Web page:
“You’re like a dictator dolling out tasks.” — Bill Campbell to Jonathan Rosenberg.
“I was surprised when Jonathan Rosenberg, former senior executive at Google, said his coach, Bill Campbell, wasn’t focused on efficiency. He focused on relationship and community.” (From Dan Rockwell’s Leadership Freak).
Dictators disguised as managers
I am a big fan of the late Bill Campbell, known as the CEO coach and the subject of the bestseller, Trillion Dollar Coach.
When I read this, I thought of managers in my past; I would like for you to do the same. How many managers have you had that fit the description of dictator? Living like a general in their own mind; modelling the leader of the past as in I am “the Boss.” I have all the answers.
This so-called model is a RELIC. It may have worked at one time, but now it has not a chance of being successful. I travel the world and meet some of the brightest HR professionals on the planet. They are doing great work in their organizations. They understand the role of the new HR professionals. They are leading the charge.
However, I also hear of stories about the dictators in their midst. Dictators who in their mind are the epitome of the hard charging leader, but in really they are an empty suit. Everyone knows it but them.
“Be an asset builder”
Gallup in a ground breaking study found that 70% of the variance in engagement scores is determined by the dynamics of manager-employee. The importance of this cannot be overstated. Organizations should have a laser focus on the quality of the people they put in charge of their teams, etc. This is no small matter. If this is your “most important asset” you must put it in the hands of not only a great caretaker, but an “asset builder.” To make this happen, companies must demand that every team in their workforce have a great manager.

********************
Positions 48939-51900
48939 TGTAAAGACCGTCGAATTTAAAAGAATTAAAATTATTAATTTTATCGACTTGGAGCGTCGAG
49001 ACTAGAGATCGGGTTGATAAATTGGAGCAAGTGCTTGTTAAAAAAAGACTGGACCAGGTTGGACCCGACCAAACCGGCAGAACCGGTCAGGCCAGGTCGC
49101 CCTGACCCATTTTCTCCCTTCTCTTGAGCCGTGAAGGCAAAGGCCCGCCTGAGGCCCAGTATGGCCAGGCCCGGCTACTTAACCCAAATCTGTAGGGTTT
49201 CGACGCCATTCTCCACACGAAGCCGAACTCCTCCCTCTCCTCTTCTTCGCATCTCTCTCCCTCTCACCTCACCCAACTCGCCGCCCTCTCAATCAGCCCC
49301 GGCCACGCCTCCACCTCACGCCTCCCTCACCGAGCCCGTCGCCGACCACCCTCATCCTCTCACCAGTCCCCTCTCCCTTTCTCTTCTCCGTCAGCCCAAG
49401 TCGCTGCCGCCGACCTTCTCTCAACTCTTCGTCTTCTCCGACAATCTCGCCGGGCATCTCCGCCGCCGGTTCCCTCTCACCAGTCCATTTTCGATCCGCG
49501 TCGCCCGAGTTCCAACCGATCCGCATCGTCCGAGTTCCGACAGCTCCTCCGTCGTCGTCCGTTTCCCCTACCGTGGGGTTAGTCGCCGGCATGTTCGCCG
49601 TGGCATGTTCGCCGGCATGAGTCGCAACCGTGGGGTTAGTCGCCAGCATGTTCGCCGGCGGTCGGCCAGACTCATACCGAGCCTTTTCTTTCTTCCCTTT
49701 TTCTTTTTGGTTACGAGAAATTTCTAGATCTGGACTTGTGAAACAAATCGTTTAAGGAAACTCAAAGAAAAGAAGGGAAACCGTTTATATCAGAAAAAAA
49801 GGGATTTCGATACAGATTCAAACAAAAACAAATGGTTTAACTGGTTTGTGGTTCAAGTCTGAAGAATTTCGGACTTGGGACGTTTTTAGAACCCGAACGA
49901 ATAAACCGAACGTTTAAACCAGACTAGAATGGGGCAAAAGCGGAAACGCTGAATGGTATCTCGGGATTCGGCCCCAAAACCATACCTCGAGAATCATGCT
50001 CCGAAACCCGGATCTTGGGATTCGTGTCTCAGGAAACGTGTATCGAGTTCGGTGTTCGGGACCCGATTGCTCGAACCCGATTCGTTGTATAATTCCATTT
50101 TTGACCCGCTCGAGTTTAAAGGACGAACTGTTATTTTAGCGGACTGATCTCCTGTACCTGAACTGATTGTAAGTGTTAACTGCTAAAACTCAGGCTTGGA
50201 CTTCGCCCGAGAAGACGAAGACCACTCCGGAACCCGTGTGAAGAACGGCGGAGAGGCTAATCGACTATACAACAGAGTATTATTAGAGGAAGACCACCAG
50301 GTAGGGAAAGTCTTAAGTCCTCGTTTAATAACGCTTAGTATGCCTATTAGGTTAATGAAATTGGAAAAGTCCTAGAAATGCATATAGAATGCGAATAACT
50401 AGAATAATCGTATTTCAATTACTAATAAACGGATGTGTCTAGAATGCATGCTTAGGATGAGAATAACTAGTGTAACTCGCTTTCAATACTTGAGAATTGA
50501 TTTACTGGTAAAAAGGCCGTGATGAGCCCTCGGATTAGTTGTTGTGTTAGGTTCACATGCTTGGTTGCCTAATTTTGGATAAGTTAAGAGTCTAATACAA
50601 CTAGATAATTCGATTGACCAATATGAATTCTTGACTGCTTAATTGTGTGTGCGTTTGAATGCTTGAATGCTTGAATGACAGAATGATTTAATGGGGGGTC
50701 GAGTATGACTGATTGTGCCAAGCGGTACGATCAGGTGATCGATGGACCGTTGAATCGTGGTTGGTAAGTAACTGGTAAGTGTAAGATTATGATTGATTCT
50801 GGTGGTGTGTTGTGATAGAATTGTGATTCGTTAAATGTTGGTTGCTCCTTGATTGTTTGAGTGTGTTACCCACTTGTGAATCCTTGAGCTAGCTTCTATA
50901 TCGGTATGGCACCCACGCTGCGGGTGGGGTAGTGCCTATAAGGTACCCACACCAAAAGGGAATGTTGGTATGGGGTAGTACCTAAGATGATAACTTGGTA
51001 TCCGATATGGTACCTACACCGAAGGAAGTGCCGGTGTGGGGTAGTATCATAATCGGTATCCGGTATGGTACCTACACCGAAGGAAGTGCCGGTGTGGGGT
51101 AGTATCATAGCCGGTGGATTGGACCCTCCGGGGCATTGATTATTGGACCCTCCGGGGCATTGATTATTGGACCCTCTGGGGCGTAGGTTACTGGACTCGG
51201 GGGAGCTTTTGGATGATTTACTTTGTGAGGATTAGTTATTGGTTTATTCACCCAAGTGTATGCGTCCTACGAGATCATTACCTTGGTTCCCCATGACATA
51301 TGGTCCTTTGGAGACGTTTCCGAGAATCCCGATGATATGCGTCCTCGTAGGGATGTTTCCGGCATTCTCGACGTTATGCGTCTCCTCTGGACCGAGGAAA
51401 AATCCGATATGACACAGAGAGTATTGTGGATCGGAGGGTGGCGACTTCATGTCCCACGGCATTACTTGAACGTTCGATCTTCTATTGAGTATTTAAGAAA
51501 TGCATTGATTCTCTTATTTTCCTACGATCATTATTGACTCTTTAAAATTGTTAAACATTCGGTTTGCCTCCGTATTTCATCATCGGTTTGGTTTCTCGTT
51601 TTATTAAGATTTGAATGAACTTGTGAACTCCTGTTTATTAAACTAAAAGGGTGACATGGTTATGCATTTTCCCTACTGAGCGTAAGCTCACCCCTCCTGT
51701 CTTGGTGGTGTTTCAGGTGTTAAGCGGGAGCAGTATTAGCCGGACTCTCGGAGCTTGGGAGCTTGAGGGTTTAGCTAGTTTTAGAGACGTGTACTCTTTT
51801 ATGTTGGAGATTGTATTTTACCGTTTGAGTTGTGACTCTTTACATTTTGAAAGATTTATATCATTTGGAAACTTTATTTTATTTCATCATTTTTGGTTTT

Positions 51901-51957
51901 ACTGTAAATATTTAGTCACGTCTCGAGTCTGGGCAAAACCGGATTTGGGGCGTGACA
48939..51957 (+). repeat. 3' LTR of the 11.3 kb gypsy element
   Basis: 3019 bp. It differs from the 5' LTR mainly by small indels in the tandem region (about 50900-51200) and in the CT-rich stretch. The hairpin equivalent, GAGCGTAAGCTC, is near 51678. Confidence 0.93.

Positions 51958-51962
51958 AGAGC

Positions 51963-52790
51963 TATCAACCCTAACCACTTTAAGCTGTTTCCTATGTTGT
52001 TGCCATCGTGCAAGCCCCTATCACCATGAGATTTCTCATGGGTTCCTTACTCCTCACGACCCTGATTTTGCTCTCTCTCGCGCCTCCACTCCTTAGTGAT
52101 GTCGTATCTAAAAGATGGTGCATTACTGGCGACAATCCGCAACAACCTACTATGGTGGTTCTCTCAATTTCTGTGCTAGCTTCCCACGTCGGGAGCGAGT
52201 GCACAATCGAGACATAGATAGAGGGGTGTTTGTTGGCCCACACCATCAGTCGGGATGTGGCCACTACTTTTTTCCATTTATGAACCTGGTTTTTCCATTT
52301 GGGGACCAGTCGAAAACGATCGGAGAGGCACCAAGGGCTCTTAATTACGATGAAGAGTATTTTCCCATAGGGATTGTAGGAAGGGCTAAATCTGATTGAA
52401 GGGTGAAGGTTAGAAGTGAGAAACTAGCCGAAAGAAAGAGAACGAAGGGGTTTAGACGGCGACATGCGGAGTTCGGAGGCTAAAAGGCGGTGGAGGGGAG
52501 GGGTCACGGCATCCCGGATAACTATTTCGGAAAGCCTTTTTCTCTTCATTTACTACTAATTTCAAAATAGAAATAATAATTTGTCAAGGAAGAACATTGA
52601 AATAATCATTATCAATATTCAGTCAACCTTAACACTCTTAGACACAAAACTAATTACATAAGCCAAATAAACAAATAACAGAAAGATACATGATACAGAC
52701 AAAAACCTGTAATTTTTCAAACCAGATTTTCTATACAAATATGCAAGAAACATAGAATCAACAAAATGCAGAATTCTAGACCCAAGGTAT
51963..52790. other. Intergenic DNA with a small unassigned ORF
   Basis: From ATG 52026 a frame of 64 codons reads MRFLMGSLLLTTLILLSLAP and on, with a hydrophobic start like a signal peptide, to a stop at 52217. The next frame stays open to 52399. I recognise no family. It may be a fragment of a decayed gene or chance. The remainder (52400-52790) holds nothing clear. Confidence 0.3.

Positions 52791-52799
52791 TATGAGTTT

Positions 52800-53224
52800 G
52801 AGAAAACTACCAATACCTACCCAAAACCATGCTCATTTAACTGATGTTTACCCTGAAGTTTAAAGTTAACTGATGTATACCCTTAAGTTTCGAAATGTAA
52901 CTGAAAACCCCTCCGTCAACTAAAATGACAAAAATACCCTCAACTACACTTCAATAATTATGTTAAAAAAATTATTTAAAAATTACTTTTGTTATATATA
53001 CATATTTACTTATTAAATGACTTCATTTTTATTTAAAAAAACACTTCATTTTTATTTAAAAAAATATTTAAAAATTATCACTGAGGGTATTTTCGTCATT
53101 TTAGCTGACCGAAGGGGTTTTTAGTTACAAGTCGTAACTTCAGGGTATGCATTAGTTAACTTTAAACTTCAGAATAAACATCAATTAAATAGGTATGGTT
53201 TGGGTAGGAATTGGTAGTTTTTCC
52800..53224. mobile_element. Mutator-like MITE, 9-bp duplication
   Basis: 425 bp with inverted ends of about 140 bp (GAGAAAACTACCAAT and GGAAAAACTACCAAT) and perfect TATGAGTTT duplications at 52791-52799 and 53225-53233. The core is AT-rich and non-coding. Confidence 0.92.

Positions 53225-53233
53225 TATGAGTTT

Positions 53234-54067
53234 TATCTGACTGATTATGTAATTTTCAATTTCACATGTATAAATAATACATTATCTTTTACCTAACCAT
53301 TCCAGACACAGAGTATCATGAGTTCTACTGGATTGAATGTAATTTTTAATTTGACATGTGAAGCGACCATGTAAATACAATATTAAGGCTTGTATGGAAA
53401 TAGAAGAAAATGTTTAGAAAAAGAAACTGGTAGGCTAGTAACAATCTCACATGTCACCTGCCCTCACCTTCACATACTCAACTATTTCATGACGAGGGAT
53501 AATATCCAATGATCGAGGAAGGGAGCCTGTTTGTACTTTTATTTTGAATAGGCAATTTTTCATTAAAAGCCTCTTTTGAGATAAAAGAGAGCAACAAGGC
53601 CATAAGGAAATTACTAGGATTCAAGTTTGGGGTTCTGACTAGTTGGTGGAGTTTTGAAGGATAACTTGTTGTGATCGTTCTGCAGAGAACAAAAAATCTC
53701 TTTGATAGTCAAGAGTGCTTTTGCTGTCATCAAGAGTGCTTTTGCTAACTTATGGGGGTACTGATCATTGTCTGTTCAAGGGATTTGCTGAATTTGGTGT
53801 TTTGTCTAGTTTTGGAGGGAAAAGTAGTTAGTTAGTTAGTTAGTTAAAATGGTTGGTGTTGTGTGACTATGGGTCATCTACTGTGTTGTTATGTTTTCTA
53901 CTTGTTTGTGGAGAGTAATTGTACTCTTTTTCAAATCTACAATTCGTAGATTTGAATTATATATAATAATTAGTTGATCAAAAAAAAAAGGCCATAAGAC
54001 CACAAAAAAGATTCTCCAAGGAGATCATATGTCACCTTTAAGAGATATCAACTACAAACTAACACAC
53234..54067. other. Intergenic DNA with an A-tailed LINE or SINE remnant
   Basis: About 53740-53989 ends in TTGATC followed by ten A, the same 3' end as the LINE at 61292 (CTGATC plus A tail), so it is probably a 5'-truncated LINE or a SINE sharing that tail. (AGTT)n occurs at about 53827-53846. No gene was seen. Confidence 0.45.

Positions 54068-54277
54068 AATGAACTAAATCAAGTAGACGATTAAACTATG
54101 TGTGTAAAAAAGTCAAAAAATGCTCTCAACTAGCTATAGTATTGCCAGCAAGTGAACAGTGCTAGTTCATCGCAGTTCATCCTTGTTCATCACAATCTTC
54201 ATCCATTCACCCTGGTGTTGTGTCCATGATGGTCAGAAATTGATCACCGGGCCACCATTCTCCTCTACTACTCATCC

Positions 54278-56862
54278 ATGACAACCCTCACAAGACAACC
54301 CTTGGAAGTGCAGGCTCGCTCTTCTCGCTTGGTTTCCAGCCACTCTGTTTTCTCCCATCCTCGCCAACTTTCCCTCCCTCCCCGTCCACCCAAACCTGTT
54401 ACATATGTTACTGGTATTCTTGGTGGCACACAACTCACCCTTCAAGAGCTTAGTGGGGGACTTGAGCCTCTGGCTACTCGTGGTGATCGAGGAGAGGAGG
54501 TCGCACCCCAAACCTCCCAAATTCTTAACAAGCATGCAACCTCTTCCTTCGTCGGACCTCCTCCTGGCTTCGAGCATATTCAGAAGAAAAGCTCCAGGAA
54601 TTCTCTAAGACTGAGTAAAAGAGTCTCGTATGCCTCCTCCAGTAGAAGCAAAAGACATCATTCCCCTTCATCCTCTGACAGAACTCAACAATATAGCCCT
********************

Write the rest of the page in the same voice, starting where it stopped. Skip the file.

Teams are composed of individuals with differing needs related to morale, motivation and clarity — all of which lead to varying degrees of performance. Nothing less than great managers can maximize them.
Most promotions are wrong
The talent required to be a great manager is rare. Finding this needle in a haystack is a monumental challenge, which should change not only the selection process, but also your pipeline and its development. While technical skills are important, they are not the asset builder model so many believe. Sure, we need somewhat of a subject matter expert, but the overriding arc should be based on people skills. If great managers seem scarce, it’s because the talent required to be one is rare. If your L&D strategy is not aligned to building better leaders, you are missing the point.
Yes, the L&D strategy should sync to the organizational strategy and goals. In order to achieve those goals, the “asset builder” is going to need to create high performance teams able to surmount the obstacles that inevitably will pop up.
However as Gallup found in a study, these builders are rare – organizations chose the wrong candidate to promote to management a staggering 82% of the time. As Gallup reported, “Talents are innate and are the building blocks of great performance. Knowledge, experience, and skills develop our talents, but unless we possess the right innate talents for our job, no amount of training or experience will matter.”
Gallup’s conclusion that only one in 10 people possess the inherent talent to manage means we must scour the talent pool and look for that game changer who is going to drive their team to a higher engagement level.
So my advice is, look for the asset builder; every organization has them and they may be overlooked as we mistakenly search for the hard charging, riding in on the white horse hero to save the day.
You could be looking a potential leader in the face each and every day who is disguised as a normal person with great people skills.
Be the “asset builder”…